Senate Bill 1479 Authored by Senator Garcia
While a teacher’s aide, as an hourly employee, is given time and a place to express milk, salaried teachers are not always supported, leaving many forced to choose between their jobs and breastfeeding. SB 1479 will require school districts to support all educators.
Problem: Breastfeeding teachers lacking support to express milk (pump) at work are at risk of several health issues, as well as forced cessation of breastfeeding. While some schools do support working mothers who need to express milk, others do not.
SB 1479 closes the loophole for salaried educators
- Hourly employees are covered by Section 7 of the Fair Labor Standards Act and are entitled to breaks for milk expression. Salaried employees (including teachers) are exempt from Section 7 of the FLSA, and therefore do not receive the same protections afforded to hourly employees (including teacher’s aides).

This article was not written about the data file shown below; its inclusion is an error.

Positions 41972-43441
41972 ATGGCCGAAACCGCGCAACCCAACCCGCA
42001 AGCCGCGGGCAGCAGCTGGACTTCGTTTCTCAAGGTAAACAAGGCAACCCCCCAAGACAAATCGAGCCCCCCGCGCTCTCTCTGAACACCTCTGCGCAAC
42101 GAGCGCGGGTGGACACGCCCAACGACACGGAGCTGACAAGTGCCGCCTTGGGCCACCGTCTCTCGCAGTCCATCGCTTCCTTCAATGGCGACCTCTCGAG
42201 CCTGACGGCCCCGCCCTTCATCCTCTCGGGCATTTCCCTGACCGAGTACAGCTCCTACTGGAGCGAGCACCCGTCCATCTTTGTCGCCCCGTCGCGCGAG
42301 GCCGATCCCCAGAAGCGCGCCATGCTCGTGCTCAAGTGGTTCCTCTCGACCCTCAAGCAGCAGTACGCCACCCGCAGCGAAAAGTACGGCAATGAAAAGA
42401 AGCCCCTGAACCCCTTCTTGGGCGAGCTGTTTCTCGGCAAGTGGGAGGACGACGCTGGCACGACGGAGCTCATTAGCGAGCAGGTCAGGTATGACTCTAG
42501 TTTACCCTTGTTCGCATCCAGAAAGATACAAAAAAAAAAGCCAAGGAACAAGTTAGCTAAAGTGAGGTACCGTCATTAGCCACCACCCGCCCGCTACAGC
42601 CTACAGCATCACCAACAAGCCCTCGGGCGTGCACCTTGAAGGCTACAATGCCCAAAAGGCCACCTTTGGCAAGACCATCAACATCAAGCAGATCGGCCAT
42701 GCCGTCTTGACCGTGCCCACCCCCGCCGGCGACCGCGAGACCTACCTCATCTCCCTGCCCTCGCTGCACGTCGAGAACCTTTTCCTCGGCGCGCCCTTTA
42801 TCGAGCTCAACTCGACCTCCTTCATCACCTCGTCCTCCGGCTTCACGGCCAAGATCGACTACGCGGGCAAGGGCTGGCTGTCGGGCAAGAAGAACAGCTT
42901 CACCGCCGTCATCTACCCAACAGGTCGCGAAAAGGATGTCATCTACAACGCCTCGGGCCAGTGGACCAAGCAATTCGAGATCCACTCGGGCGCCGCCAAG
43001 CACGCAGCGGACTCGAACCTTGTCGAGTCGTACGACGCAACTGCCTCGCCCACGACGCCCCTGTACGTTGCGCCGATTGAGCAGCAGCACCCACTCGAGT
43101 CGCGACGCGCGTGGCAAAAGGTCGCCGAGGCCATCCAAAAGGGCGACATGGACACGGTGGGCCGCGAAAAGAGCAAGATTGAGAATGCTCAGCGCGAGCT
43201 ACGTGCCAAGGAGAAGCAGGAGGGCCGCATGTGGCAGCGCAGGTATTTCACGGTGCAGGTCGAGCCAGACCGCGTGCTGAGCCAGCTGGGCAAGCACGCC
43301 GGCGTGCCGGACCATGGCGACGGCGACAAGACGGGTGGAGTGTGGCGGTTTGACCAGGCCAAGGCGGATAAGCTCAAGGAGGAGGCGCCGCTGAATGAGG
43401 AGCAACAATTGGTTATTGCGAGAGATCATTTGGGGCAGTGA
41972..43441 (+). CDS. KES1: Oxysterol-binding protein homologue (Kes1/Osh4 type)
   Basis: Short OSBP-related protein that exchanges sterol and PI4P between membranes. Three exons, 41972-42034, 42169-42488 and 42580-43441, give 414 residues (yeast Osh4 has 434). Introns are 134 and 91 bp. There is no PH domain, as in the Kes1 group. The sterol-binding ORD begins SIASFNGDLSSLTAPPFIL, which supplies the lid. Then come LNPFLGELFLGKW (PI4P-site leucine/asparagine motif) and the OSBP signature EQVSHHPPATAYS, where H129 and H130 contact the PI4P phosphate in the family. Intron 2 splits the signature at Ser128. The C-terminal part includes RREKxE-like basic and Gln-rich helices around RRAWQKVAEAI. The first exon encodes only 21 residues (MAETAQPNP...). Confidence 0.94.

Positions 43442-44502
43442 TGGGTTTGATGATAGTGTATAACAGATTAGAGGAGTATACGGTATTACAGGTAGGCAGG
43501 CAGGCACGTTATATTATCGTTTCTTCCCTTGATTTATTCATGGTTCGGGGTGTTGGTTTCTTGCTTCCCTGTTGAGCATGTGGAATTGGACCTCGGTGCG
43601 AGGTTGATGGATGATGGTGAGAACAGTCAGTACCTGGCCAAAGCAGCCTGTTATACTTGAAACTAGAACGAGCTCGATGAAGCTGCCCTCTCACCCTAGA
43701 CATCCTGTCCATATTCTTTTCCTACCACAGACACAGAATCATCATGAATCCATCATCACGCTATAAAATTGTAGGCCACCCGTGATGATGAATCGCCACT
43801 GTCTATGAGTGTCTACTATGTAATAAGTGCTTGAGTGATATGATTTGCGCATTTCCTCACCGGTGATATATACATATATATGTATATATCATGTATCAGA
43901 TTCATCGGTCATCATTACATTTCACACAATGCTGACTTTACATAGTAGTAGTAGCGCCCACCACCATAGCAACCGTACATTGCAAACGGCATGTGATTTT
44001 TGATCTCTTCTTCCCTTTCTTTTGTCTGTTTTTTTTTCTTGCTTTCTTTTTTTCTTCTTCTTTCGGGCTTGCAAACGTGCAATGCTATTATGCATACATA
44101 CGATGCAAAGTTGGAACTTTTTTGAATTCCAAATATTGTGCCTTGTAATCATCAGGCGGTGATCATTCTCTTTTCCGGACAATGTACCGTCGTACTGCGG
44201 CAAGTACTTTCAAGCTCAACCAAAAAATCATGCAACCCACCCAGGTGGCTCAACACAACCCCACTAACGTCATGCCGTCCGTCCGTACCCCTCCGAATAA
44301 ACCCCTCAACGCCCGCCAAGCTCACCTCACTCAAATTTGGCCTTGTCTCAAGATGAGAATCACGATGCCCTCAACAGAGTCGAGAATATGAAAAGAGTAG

- Under SB 1479, school districts must provide reasonable breaks and a location for an employee to express breastmilk at the workplace.
Benefits for Families
Pumping to mimic a baby’s schedule maintains supply, helps protect mothers from painful breast infections, reduces missed work and unnecessary expenses due to a child’s illness, and reduces excess expenditures from purchasing artificial milk. This is in addition to the many other health benefits of breastfeeding for both mother and child.
Benefits for Employers
- Employees are more likely to return to work and maintain attendance.
- Breastfed infants have reduced healthcare costs that result in lower medical insurance claims and premiums.
Benefits for Students
- Teachers miss less work, meaning fewer interruptions in learning for children.
- Reduced turnover also translates to fewer disruptions in learning.